The third floor will be open to the public for the first time ever. The space that formerly housed the museum’s research library (which has moved into nearby townhouses on 90th Street) now contains 6,000 square feet of temporary exhibition galleries. During Carnegie’s day, the steel magnate used the space as a gymnasium to practice his golf putting, and as part of today’s preview, the museum installed a mini-golf green in the space. Though breakfast was served, Baumann opted not to offer Carnegie’s preferred repast of oatmeal, baked apples, and chicken.
During her remarks, Baumann held up a chunky-looking pen, which she promises will completely transform the visitor experience at the Cooper Hewitt by emphasizing both learning and making. Each visitor will be given one of the electronic pens, which can be used to discover more about museum objects, saving information and images about them into a personalized account. An impressive piece of functional design itself, the pen was conceived by Local Projects with Diller Scofidio + Renfro, and designed by GE, Sistel Networks, and Undercurrent.
The pen is also an integral part of the museum’s new Immersion Room, which allows visitors to digitally explore the Cooper Hewitt’s extensive wallpaper collection, projecting the designs onto the walls. This solution addresses the difficulties of displaying the wallpaper while also creating an interactive experience that allows visitors to design and display artworks of their own, based both on their own ideas and from pieces on display elsewhere in the museum that they’ve saved to their pens, which can be traced to create new images. Museum-goers can then access everything they’ve collected or created when they go home, as well as during return visits. The museum cites its original 1897 mission statement, which called for a museum “for anyone who wanted to use it as a place to work and learn,” as inspiration for the new initiative.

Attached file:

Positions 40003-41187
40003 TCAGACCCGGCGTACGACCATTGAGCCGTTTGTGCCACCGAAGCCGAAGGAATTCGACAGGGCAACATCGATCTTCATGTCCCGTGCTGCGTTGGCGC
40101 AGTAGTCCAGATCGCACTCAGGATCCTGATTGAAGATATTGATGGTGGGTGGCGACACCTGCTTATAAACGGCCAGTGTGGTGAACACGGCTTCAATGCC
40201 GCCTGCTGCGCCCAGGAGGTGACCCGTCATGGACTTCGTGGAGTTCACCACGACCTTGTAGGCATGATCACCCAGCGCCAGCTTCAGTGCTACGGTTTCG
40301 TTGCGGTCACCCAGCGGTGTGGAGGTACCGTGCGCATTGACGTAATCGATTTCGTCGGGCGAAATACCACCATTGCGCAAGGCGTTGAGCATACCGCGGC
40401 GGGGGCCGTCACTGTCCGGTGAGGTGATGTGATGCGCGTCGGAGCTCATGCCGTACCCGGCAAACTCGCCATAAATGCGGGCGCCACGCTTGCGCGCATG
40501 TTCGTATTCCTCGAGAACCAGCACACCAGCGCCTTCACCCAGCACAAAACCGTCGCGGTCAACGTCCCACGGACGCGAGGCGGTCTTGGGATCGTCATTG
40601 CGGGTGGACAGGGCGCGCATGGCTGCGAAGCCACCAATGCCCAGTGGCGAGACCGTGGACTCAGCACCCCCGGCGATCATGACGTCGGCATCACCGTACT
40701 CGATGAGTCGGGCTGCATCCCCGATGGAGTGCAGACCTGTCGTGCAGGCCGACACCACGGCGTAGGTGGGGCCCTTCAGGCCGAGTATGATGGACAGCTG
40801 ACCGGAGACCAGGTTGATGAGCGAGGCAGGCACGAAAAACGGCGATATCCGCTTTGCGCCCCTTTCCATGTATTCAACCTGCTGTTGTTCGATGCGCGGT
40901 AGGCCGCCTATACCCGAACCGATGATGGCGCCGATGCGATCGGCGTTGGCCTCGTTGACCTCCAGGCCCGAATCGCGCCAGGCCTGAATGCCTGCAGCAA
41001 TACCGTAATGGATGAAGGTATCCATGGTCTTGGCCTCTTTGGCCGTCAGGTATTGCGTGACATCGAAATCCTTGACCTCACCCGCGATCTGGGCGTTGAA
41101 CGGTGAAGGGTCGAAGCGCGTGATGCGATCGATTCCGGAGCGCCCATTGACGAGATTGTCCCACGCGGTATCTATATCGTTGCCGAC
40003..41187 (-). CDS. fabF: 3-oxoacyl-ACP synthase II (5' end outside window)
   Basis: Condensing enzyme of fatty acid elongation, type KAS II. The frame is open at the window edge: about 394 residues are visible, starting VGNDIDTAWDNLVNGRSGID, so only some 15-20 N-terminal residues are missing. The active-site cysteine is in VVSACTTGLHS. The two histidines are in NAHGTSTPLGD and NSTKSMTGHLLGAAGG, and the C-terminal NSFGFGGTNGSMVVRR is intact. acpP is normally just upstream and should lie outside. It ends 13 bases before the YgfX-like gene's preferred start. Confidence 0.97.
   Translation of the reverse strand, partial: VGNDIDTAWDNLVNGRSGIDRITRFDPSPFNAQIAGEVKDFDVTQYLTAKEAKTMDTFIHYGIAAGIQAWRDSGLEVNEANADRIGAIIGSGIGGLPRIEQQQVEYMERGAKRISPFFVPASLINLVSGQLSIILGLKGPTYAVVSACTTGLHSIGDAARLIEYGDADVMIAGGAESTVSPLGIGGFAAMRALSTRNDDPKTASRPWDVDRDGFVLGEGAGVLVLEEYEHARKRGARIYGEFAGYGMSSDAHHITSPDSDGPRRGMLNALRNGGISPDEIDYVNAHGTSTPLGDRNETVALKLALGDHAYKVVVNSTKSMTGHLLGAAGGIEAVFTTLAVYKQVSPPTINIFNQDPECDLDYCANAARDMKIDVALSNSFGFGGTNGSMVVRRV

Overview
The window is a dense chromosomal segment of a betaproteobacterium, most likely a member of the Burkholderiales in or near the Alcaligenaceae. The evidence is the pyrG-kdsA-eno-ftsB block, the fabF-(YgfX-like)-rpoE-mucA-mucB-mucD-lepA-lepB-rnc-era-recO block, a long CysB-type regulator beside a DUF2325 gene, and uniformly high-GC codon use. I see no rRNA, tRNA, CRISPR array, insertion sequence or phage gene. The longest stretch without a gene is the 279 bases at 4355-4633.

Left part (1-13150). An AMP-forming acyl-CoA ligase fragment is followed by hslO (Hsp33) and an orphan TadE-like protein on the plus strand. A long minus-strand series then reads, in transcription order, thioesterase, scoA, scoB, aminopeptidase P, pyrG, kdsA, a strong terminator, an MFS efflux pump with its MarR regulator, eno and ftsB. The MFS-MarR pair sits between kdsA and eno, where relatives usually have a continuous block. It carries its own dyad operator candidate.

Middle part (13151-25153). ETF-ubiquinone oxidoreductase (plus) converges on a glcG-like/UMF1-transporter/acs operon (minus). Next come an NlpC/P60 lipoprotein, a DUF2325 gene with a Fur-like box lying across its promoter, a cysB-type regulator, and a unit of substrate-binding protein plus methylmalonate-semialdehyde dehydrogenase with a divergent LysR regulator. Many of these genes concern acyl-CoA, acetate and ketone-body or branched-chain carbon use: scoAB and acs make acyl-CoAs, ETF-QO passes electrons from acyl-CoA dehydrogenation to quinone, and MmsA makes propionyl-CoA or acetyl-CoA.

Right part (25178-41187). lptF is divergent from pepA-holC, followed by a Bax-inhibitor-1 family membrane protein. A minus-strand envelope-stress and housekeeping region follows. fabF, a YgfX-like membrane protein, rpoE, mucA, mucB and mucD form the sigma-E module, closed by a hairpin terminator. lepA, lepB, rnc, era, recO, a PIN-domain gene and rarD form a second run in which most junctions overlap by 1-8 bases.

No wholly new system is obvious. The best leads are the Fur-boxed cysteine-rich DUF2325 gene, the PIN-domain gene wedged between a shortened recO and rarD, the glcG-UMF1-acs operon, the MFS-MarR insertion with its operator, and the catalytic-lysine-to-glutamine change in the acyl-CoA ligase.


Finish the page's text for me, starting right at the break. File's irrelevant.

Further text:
Perched near the northern end of Museum Mile, overlooking the Central Park reservoir at 91st Street, the museum traditionally hasn’t drawn the biggest crowds, but the hope is that this will change. The last 12 months before the Cooper Hewitt shuttered, the museum saw an above-average 225,000 visitors thanks to the popular “Set in Style: The Jewelry of Van Cleef & Arpels” exhibition. The target going forward is 500,000 per year, which would surpass the 420,000 people who stopped by the nearby Frick Collection, similarly housed in a Beaux-Arts mansion, in 2013. In comparison, the neighboring Guggenheim saw 1.2 million visits in that time.
Beginning December 12, the museum will be open daily from 10 a.m. to 6 p.m., with extended, pay-what-you-wish hours from 6 p.m. to 9 p.m. on Fridays. General admission will cost $18, with senior and student tickets going for $12. Children under 18 will be able to enter for free. Visitors will also be welcome to stop by the museum in the early morning, when the cafe, gardens, and gift shop will be open and free to the public from 8 a.m. to 10 a.m.